I've heard others echo this same theme: "How would you like a diet where you can eat as much as you want of whatever you want, and still lose weight, improve your health, and even live longer?"

Are these claims legitimate?

When you read these programs more closely, of course, they hedge themselves. Eades says that it's really best to go low carb on your eating days. Johnson suggests a "healthy" diet of whole grains, fruits, vegetables, essential fats and adequate protein. Herring counsels you on how to keep from getting too many calories in your 5 hours a day of eating.

Common sense, and my admittedly brief foray into this way of eating, tells me that you should not eat anything and everything. Crap is still crap. As a matter of fact, I've even seen it called IFOC, which stands for "intermittent fasting on crap," or alternatively, "intermittent fasting on carbs."

If health is your goal, you still should be eating good healthy food. That means getting adequate amounts of the essential fats and amino acids (protein), as well as the vitamins, minerals and micronutrients that keep us going. And since you're only eating half the time, it may be even more necessary to make sure you're getting what you need.

So where did this idea that you can eat whatever you want come from? I can only speculate, but I think it's primarily from two places: First, there could be some confusion in language. Some people say "whatever you want" when they really mean "as much as you want." And on intermittent fasting, you can have as much as you want on the feeding days, but I contend it should be of healthy food. "As much as you want" of ice cream, cookies, cake and beer, is not going to lead to good health.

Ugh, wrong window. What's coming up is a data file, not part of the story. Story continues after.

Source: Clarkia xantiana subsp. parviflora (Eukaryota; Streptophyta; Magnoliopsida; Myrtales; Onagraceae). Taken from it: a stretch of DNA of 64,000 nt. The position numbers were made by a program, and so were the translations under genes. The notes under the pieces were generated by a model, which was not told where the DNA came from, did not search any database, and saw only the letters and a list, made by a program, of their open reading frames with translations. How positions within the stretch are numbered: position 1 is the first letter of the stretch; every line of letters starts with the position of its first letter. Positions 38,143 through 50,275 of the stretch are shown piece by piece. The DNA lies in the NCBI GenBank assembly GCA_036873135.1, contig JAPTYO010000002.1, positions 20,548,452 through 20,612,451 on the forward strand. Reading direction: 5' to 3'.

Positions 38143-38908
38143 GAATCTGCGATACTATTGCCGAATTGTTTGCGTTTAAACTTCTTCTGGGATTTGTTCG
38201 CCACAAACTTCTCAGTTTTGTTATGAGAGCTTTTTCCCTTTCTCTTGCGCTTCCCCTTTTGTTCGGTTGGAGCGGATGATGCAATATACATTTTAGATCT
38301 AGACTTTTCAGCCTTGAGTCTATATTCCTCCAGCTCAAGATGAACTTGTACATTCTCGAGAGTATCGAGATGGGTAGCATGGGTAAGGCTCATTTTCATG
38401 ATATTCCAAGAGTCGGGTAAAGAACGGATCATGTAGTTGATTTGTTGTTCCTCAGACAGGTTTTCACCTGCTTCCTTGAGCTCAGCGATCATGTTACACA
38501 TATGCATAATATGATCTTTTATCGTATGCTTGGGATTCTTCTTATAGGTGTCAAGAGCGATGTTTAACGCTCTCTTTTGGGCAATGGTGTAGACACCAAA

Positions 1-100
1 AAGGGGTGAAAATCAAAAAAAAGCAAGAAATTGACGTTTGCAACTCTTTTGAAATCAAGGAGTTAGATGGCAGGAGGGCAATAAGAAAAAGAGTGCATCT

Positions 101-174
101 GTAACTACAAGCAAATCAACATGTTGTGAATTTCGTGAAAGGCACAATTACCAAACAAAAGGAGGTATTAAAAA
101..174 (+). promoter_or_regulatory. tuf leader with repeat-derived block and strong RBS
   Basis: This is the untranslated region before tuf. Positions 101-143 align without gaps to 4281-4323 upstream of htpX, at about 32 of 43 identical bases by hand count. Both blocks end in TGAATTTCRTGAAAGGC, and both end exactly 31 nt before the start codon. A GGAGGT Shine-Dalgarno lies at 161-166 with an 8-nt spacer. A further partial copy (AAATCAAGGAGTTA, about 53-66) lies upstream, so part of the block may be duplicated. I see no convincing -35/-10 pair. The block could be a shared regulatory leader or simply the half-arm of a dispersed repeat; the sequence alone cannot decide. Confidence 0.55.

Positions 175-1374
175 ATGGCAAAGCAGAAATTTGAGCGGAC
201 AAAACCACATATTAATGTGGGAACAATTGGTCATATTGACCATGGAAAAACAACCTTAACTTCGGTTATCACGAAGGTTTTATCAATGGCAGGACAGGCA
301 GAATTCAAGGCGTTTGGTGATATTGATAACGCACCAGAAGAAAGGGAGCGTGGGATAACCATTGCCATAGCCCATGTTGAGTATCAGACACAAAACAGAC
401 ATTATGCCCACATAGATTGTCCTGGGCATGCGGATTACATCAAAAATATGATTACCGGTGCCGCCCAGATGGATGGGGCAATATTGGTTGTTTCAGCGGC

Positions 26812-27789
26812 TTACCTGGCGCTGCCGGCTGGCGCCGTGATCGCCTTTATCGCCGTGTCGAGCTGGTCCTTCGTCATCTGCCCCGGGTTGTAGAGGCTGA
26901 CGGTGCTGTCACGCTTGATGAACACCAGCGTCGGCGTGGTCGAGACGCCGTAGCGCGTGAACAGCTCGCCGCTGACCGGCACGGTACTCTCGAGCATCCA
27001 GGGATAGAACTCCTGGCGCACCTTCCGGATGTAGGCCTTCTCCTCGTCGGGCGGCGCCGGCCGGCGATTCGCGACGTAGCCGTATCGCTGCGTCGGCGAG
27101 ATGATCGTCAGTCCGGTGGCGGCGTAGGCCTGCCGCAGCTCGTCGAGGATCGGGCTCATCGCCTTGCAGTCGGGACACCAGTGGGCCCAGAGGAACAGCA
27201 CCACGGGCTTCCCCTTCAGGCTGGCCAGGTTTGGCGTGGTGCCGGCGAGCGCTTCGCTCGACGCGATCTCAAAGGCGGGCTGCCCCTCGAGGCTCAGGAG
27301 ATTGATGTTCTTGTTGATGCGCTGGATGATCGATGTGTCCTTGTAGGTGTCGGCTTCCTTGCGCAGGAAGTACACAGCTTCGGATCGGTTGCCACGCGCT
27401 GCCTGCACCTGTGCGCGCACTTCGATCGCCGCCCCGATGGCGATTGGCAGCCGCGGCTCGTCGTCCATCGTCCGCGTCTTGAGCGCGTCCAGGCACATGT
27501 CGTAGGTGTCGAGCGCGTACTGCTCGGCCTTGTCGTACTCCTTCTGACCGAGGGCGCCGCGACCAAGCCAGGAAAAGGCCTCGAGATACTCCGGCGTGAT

Second, the animal studies have shown that alternate day fasting activates the SIRT1 gene, which is called the "survival gene" or "rescue gene." Many scientists believe this gene is responsible for the positive, life and health extending benefits of daily caloric restriction. And since the gene is also activated by IF, people believe you can eat whatever you want, and the SIRT1 gene will protect you from the ill effects of junk food.

That's a nice theory, but do you literally want to bet your life on it? I do believe the gene is activated by IF--that's one of the reasons I'm doing it in the first place. But eating junk food is only going to make your body work that much harder. And if you're not getting the nutrients you need, and if the junk food is attacking your cells while your survival genes are trying to protect them, how far ahead of the game are you likely to get?

And another thing: The mice and other animals in those IF studies are not eating junk food. They're eating the same Purina Mouse Chow (or whatever) that the control mice are eating. That chow has been formulated to provide the mice with all the nutrients they need, in the proportion they need them. So if you want similar results, you should primarily be eating food designed to make you healthy. What is that? Real, whole foods. Namely: Meat, fish, eggs, fruits, vegetables, nuts and seeds.